Agile product management – what it is and how to get it

Agile & DevOps

27 August 2018 • 10 min read

    The agile methodology isn’t going anywhere. We often talk about agile in the context of project management. But what about developing products and features? Does agile offer us anything here too?

    One thing is certain:

    In an agile setting, products are meant to be dynamic. They’re supposed to evolve continuously. However, a software product requires a different strategy than a regular product. And that’s where the essence of a product manager’s job lies.

    In this article, I wanted to talk about what agile product management is and show you tactics that help to make product development agile.

    But first, what is agile product development all about?

    The agile methodology laid out in the now classic Agile Manifesto, introduces a different approach to developing products, be it software or a vehicle.  

    The idea is that instead of working in isolation for an extended period and then releasing a complete product, the development team delivers work in small, measurable iterations. These can be confronted with external factors ranging from user expectations to market changes.

    That way, product managers can be sure that what they’re building is in line with industry standards, current trends on the market and customer preferences. As a product manager, you are responsible for addressing the changing dynamics of the market to make sure that your product is relevant and valuable to your target audience.

    Here are some things product managers can do to ensure this, following the agile principles.

    1. Define customer problems

    As a product manager, you don’t have to go about defining customer problems traditionally. In fact, the Agile Manifesto reminds us that there are alternatives to that. Instead, try following different methods and tactics to get customer insights. Don’t be afraid to experiment and look for these insights where no one else does. Once you find them, you can be sure that your product will get a well-deserved boost. So how do you start? See the next point.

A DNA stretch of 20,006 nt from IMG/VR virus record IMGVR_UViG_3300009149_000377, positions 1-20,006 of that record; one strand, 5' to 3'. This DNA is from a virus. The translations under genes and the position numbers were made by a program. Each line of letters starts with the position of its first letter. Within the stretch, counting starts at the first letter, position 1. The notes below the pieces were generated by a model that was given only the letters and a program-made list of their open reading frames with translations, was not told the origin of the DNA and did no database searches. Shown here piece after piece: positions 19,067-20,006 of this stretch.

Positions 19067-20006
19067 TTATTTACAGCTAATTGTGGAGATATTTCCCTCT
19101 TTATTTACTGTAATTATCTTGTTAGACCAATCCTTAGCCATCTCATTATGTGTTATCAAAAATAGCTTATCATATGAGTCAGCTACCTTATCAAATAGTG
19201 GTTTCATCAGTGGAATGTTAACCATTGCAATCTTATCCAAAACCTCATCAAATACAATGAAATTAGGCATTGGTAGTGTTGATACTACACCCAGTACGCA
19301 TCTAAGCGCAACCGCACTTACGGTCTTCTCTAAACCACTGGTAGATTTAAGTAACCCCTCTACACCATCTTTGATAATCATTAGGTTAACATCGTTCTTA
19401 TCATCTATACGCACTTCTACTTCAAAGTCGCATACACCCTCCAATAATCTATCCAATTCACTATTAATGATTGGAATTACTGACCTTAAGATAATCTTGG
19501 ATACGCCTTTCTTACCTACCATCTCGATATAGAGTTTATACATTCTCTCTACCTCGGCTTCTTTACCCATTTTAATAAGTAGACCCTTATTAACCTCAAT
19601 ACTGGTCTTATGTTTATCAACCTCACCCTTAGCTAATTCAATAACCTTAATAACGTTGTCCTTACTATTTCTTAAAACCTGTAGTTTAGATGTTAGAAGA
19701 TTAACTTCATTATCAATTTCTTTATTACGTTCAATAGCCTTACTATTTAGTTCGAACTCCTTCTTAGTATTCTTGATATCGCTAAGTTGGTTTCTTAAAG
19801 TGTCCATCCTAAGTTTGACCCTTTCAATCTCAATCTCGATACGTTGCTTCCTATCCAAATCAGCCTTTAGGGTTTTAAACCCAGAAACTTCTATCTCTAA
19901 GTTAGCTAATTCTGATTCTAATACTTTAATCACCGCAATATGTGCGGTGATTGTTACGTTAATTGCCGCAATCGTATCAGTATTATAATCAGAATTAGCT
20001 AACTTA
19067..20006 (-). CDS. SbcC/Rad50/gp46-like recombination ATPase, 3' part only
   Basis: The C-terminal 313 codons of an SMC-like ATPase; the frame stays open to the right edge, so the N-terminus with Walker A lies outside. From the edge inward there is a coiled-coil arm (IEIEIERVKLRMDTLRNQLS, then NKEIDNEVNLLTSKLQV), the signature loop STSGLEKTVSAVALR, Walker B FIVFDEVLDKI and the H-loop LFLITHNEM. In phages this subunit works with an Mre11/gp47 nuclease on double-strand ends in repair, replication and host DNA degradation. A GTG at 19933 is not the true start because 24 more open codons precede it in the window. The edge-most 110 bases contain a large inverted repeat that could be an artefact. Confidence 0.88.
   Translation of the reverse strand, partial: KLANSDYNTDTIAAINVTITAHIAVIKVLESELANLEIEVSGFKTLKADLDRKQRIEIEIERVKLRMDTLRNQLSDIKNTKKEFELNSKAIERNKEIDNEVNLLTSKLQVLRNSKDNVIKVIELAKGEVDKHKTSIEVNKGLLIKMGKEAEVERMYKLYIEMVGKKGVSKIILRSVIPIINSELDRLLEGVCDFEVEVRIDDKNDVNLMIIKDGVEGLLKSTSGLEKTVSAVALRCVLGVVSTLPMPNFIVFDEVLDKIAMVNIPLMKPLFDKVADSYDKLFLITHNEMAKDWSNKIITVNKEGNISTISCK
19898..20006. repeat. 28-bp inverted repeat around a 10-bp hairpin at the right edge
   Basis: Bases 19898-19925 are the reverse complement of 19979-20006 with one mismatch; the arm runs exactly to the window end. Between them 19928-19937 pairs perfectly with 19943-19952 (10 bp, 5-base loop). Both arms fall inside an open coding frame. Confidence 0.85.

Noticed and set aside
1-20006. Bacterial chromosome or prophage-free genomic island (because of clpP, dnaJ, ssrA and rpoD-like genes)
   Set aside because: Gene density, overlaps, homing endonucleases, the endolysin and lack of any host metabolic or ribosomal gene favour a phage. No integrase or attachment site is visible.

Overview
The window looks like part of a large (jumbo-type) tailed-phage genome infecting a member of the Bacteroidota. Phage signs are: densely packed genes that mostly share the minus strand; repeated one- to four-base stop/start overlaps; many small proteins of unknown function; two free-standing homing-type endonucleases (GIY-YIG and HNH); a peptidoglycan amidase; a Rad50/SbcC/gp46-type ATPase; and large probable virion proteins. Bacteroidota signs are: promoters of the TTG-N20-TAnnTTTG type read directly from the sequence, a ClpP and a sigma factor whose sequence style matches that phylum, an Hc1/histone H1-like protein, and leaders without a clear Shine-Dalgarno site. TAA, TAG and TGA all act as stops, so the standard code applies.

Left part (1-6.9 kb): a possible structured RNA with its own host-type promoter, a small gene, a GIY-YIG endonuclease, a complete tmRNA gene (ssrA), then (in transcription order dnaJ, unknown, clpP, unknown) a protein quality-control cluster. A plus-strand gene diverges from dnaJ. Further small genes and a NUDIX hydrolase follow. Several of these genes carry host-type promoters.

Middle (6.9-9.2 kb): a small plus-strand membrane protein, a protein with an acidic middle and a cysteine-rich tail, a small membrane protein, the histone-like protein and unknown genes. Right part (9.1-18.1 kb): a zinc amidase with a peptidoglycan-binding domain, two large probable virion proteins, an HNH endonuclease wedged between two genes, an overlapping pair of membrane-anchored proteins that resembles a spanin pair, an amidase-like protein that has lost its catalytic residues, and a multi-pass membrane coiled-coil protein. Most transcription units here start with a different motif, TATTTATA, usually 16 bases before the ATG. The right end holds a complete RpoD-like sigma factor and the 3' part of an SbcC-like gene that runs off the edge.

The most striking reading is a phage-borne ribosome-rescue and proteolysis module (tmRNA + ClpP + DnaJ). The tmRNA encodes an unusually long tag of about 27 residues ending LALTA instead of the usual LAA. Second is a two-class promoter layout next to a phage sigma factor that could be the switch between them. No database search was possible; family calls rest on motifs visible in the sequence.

2. Offer customers an easy way to get in touch with you

    Setting up an intuitive service that environment is essential to getting valuable feedback from customers. Jira Service Desk is my tool of choice because it allows setting up a customer portal that looks inviting and helps customers get in touch with agents.

    The customer portal can be customized in many different ways to reflect the actual needs of customers, but also help them deliver feedback. For example, you can set up the customer portal in a way that it asks customers to categorize their request or fill out a multilevel form where particular fields are only revealed depending on previous choices. You can do that with a special app called Extension for Jira Service Desk.  

    3. Create a space for employees as well

    Offering your customers a standardized way to share their opinion is only the first step. What about internal resources at your company? Surely people from different teams such as design or support might have some precious feedback to share with you too.

    By setting a publicly available page where they can freely express their opinion about the product, you’ll get heaps of valuable feedback from your organization. For example, consider creating a public page in Confluence, a tool used for creating internal wiki and documentation.

    You can use it to create an individual page and then grant access to this page to select groups of internal users – for example, those belonging to a particular department. You can ask them to test your product or take a closer look at it and write down their thoughts. That way, you’ll keep all the valuable feedback in a single place, ensuring that your product development team can access it easily.

    4. Organize regular stand-up meetings

    Another thing you can do is establishing the habit of regular stand-up meetings where you meet the lead engineer and designer to catch up, discuss key points in your progress, and make some quick decisions about the product on the spot.

    Having a daily catch up like that will allow you to quickly respond to changes and pinpoint moments where your product development should change direction – without wasting time on a time-consuming email exchange.

    5. Run a workshop

    If you need to explore more potential directions your product can take, why not gather all the key stakeholders in a workshop? A workshop offers an excellent occasion for presenting the product, prototyping alternative versions, and discussing the problems you’re trying to solve in detail. All that brainpower put together will help you come up with some innovative solutions.

    Key takeaway

    In the past, a product manager would usually spend most of h or her time writing requirements documentation. I’m not saying that this is going to change. In fact, writing documentation is unavoidable.

    However, in the agile world, you shouldn’t stick to your product requirements documentation. Instead, consider it as part of a larger process where it figures as one of the many elements that help to identify and solve customer problems.

    Have you got any questions about tools that enable agile product management? Reach out to me at; I help companies choose the best tools for their teams to ensure top productivity and drive innovation.

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